Image: Footprints Waipoua - Tane Mahuta

World First 'Family of Ancient Trees'

Image: Kauri Walks sign

Background and Concept: the World's First Sister Tree Relationship as documented by Tourism New Zealand Japan Office

Tane Mahuta, Waipoua, New Zealand and Jomon Sugi, Yakushima, Japan


To establish the world's first sister tree relationship, raising the profile of both the regions and encouraging international tourists to experience both destinations. To showcase New Zealand's leadership in the development of cultural and environmental tourism strategies and products.


For both regions to learn and share knowledge that helps to foster continued prosperity and protection of unique environments and cultures for future generations to enjoy. In time other significant trees, surrounding communities and cultures can be introduced to this concept.


Tourism New Zealand (TNZ) Japan has been promoting the Northland region and more specifically the Waipoua Forest as a place to learn about the history, culture, and unique flora and fauna of New Zealand for over 5 years. Tane Mahuta, is the largest kauri tree in New Zealand, and is an icon of both the region and the nation and continues to impress hundreds of thousands of visitors every year.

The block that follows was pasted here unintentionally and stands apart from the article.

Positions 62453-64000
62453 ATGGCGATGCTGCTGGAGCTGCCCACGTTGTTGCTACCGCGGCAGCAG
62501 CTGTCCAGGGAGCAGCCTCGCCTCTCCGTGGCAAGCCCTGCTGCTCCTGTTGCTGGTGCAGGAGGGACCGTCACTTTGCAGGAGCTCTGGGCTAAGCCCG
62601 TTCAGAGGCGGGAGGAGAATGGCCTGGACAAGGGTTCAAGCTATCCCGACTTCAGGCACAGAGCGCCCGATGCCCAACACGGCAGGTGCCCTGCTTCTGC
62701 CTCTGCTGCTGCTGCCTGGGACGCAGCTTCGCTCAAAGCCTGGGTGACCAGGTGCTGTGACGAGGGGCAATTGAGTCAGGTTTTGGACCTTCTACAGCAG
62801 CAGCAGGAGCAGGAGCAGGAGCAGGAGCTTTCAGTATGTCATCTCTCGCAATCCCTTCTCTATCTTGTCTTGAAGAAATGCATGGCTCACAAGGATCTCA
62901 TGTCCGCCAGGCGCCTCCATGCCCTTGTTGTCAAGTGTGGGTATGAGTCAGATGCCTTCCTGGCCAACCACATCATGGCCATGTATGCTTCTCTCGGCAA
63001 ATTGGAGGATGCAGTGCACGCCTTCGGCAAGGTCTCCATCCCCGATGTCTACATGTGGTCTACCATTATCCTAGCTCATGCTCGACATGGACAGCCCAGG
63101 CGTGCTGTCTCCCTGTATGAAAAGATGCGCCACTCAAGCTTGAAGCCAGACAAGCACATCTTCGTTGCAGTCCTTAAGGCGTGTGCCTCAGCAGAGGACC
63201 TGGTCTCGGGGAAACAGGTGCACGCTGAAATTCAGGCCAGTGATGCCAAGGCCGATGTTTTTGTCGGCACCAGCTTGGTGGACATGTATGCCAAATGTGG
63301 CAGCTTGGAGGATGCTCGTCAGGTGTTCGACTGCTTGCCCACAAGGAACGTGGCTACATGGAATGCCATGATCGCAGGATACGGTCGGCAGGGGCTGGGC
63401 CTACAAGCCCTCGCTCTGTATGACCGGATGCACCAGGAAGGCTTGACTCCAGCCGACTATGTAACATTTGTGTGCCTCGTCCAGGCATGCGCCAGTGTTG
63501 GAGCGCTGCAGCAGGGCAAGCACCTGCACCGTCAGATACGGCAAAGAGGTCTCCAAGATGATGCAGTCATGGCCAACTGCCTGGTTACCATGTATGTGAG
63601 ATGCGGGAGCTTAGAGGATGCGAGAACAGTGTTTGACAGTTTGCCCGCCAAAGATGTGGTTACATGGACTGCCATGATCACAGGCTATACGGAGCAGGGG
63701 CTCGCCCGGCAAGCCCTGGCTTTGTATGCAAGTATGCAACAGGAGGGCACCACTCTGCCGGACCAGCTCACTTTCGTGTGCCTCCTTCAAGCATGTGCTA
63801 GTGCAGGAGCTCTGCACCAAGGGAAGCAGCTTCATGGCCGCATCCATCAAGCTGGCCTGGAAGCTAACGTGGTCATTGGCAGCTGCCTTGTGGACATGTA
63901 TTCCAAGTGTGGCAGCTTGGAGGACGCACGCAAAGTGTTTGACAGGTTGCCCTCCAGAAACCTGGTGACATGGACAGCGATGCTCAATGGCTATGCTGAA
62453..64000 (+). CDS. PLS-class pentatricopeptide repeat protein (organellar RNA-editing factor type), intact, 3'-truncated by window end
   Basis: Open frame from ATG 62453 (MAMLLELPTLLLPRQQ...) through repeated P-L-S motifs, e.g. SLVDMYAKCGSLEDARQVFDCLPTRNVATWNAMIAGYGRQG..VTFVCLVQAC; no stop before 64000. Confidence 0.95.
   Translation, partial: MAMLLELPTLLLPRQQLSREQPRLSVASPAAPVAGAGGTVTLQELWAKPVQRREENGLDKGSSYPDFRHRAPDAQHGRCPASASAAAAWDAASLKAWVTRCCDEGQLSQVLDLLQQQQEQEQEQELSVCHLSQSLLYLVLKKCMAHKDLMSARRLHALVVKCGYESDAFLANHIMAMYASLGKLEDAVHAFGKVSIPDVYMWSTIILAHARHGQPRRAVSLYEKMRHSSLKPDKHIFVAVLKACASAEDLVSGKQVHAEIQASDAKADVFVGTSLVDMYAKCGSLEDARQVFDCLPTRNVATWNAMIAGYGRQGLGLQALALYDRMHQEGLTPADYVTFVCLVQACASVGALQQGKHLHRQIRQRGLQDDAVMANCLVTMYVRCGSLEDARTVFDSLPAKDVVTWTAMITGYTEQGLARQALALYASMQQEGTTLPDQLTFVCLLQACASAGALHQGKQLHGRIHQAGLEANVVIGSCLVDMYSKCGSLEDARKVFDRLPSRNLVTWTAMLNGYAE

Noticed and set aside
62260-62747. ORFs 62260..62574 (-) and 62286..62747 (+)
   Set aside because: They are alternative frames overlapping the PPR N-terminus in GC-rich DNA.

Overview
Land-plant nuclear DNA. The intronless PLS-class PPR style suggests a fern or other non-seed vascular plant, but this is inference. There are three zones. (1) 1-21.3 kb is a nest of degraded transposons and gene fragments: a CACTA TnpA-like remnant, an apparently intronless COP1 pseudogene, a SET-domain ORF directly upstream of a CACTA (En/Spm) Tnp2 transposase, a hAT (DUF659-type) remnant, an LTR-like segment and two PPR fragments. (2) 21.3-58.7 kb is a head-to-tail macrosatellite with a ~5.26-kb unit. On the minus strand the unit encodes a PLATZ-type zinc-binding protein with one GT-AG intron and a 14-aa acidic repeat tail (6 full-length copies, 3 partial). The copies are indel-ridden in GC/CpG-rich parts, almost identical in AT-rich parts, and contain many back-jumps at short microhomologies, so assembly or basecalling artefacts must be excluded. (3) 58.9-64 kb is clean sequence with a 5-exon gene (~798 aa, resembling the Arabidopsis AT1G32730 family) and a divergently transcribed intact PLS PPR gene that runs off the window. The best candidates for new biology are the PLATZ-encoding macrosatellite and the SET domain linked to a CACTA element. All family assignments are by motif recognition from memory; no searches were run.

Two years ago TNZ realized that over 250,000 local Japanese a year visit Yakushima (now 400,000) and of that 50,000 visit a similar tree on Yakushima (Yaku Island) off the coast of Kyushu in southern Japan. We were put in touch with the head of the local tourism authority, and local businessman on Yakushima including Mr. Shiba, a leader and eco warrior who for many years campaigned for the protection of the natural environment of Yakushima and for this environment to secure World Heritage Status.

Following a visit to Yakushima by TNZ staff member Naoki Inohiza, we realized that there were many similarities between not only the two famous and very old trees, but also the history and culture of the two places and their current economic situation. TNZ thought that the type of people visiting Yakushima were likely to be similar to TNZ's target audience and that if only 5% of the visitors to Yakushima came to see NZ's big tree, it would have a significant impact on tourism to NZ and the Waipoua and Hokianga districts. It was realized that this could be the hook to get these people to visit New Zealand and Waipoua and so the idea of an official sister tree relationship was conceived.